To develop its technologies and safeguard its capabilities, Leonardo manages about 20 million billion pieces of data. Protecting this data is a matter of strategic importance and to address this issue in an innovative way, Leonardo, together with Cubbit, is implementing a new cloud architecture capable of ensuring both maximum security and maximum usability of the data.
The concept was to devise a system capable of “fragmenting” the data over multiple points in the system (nodes of the cloud network). The fragmented data is stored in many fragments so that, in the event of an attack (e.g., malware), the individual fragment becomes the first sensor of an ongoing attack. Once the attack is detected, the node is isolated, the data fragment is deleted, and the rest of the network goes into a defensive mode, increasing its counter-offensive potential by leveraging its intrinsic supercomputing capability, thus raising a barrier that is impregnable.
Leonardo will be the first company in the AD&S (Aerospace, Defense & Security) sector to use the geo-distributed cloud technology developed by Cubbit. In this solution, data is not stored in a few centralised data centers — as is the case with traditional cloud storage. Instead, each file is encrypted, fragmented, and replicated across multiple geographic locations and can always be reconstructed in its entirety. Security is therefore ensured even in situations where one or more geographic locations may be affected, such as in the case of physical and cyber attacks or in the face of natural disasters. Thanks to the granular geographic distribution of the data, digital sovereignty is also guaranteed, as each file can be distributed within a single country or region.
The agreement provides that Leonardo’s sites in Genoa and Chieti will be the first to be involved in the development of the partnership. Leonardo will create a distributed data lake synergistic with the central one to validate protocols that significantly reduce the need to move data from the center to the edge and vice versa. This will incorporate directly onto the data itself features for resiliency (disaster recovery) and low latency access (EDGE computing). The goal is to increase support for the digital development of the Leonardo Group’s business, such as in the construction of digital twins of flagship products. There will be significant improvements in terms of sustainability: the reduction of data traffic allows for a decrease in CO2 production and emissions. Geo-distributed storage also enables the construction of more efficient digital twins, which consolidate in the central archives only the strictly necessary data, without losing the ability to analyze all of the data at the edge. In the second phase of the project, the collaboration will extend in the context of research and development, exploring some next-generation projects, such as data transfer between satellites.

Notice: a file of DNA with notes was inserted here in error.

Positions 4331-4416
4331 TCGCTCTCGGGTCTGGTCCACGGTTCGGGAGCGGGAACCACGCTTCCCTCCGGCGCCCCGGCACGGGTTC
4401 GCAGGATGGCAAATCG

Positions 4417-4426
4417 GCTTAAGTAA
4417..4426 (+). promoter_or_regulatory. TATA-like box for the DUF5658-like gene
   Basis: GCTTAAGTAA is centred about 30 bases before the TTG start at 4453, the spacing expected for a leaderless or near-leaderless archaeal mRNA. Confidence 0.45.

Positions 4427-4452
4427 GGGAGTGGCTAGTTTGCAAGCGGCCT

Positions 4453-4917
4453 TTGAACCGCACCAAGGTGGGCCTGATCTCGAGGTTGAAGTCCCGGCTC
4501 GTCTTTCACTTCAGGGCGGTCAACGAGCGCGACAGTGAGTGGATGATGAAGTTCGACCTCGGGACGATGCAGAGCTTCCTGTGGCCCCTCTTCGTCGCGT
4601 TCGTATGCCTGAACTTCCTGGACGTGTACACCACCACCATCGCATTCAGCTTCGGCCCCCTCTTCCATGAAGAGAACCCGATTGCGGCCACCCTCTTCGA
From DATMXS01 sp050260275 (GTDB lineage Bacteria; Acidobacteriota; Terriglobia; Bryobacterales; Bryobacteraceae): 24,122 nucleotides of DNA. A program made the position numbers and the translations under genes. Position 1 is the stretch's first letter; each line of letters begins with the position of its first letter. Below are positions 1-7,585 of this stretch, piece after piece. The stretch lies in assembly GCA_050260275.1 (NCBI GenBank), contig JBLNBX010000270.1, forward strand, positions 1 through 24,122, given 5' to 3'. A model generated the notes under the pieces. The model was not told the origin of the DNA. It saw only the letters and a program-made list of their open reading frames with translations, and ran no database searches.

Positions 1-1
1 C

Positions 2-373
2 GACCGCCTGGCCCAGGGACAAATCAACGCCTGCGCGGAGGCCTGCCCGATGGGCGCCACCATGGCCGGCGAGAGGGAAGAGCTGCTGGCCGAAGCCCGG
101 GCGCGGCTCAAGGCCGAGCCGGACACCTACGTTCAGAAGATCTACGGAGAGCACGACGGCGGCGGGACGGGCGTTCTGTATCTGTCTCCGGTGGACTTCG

Pan-European cyber analysis centre opened
The first pan-European virtual centre for real-time dynamic cyber risk management has reached full operational capability. The centre has been developed by Leonardo for DG Connect, the European Commission’s directorate for digital policies.
The centre processes and analyses terabytes of data from sources including websites, social media, media, databases, and the deep/dark web. This is underpinned by a knowledge base consisting of more than 5 million ‘Indicators of Compromise’, digital traces of computer incidents that are managed each year by Leonardo via the company’s supercomputing infrastructure – capable of up to 5 million billion operations per second.
Using this information, the centre produces sectoral threat scenarios (e.g. related to finance, energy, health or transport), for DG Connect. This allows the European Commission to continuously monitor the level of cyber attack risk against European digital infrastructure, highlighting possible threat actors, likely modes of attack, potential targets and their vulnerabilities. This makes it possible to dynamically calculate the impact of potential attacks on critical infrastructure and services of strategic interest, supporting greater European cyber resilience.
Research by Leonardo analysts has found that the most widespread offensive cyber techniques (Ransomware, DDoS, Wipers, Phishing and disinformation campaigns) increased by an average of 180% in 2022 compared to 2021, making cyber resilience an ever-pressing requirement. At the same time, a side effect of the invasion of Ukraine by Russia has seen Europe become more of a target of hybrid threats, which combine multiple techniques and different actors. These can cause serious repercussions, sometimes to national security.
The virtual centre is part of the EUR 18 million project entrusted to the industrial consortium of Leonardo and Indra by DG Connect (Directorate General for Communication Networks, Content and Technologies). The road map for the project includes the establishment of a physical centre in Brussels, that will enable the Commission to work directly on the cyber threat. The physical infrastructure will also be supported by Leonardo’s Regional Centre in Brussels, part of the company’s Global Security Operation Centre. With a distributed architecture based at a head office in Chieti, Italy, and incorporating other operational centres in Italy, the UK, Europe and the Middle East, Leonardo’s Global Security Operations Centre manages over 137,000 cybersecurity events per second. To ensure full risk awareness and improve Europe’s response to cyber crises, the centre will be interoperable with all entities at a European level that are responsible for cyber threat analysis.